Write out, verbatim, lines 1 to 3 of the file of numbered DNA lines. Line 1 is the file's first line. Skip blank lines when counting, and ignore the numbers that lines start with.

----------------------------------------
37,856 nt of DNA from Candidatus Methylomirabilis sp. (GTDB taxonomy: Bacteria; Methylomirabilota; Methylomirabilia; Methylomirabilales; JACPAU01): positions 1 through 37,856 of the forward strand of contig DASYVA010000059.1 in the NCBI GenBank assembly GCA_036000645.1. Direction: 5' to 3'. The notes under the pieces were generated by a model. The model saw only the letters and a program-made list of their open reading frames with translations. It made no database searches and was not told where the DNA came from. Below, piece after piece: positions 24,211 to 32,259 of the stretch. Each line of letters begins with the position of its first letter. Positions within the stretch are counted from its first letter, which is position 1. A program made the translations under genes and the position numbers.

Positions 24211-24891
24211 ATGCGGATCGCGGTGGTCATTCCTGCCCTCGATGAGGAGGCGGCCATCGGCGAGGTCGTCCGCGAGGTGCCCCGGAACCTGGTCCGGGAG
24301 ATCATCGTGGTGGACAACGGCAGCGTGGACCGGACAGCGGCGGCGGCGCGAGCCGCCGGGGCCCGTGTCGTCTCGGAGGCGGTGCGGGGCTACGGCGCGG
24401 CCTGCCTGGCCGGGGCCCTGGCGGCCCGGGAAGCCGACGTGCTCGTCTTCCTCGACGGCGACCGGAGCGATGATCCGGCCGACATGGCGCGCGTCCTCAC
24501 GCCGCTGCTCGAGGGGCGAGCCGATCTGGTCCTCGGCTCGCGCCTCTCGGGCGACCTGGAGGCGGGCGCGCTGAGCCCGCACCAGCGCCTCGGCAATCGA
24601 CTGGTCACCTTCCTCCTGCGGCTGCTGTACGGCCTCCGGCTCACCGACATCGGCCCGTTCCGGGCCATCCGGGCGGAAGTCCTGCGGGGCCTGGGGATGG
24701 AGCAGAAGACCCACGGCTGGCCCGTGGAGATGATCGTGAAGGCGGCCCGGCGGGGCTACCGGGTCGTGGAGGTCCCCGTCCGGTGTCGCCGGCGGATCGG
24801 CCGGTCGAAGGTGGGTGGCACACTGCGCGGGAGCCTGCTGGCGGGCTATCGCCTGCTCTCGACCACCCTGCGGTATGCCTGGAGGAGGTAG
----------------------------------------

37,856 nt of DNA from Candidatus Methylomirabilis sp. (GTDB taxonomy: Bacteria; Methylomirabilota; Methylomirabilia; Methylomirabilales; JACPAU01): positions 1 through 37,856 of the forward strand of contig DASYVA010000059.1 in the NCBI GenBank assembly GCA_036000645.1. Direction: 5' to 3'. The notes under the pieces were generated by a model. The model saw only the letters and a program-made list of their open reading frames with translations. It made no database searches and was not told where the DNA came from. Below, piece after piece: positions 24,211 to 32,259 of the stretch. Each line of letters begins with the position of its first letter. Positions within the stretch are counted from its first letter, which is position 1. A program made the translations under genes and the position numbers.

Positions 24211-24891
24211 ATGCGGATCGCGGTGGTCATTCCTGCCCTCGATGAGGAGGCGGCCATCGGCGAGGTCGTCCGCGAGGTGCCCCGGAACCTGGTCCGGGAG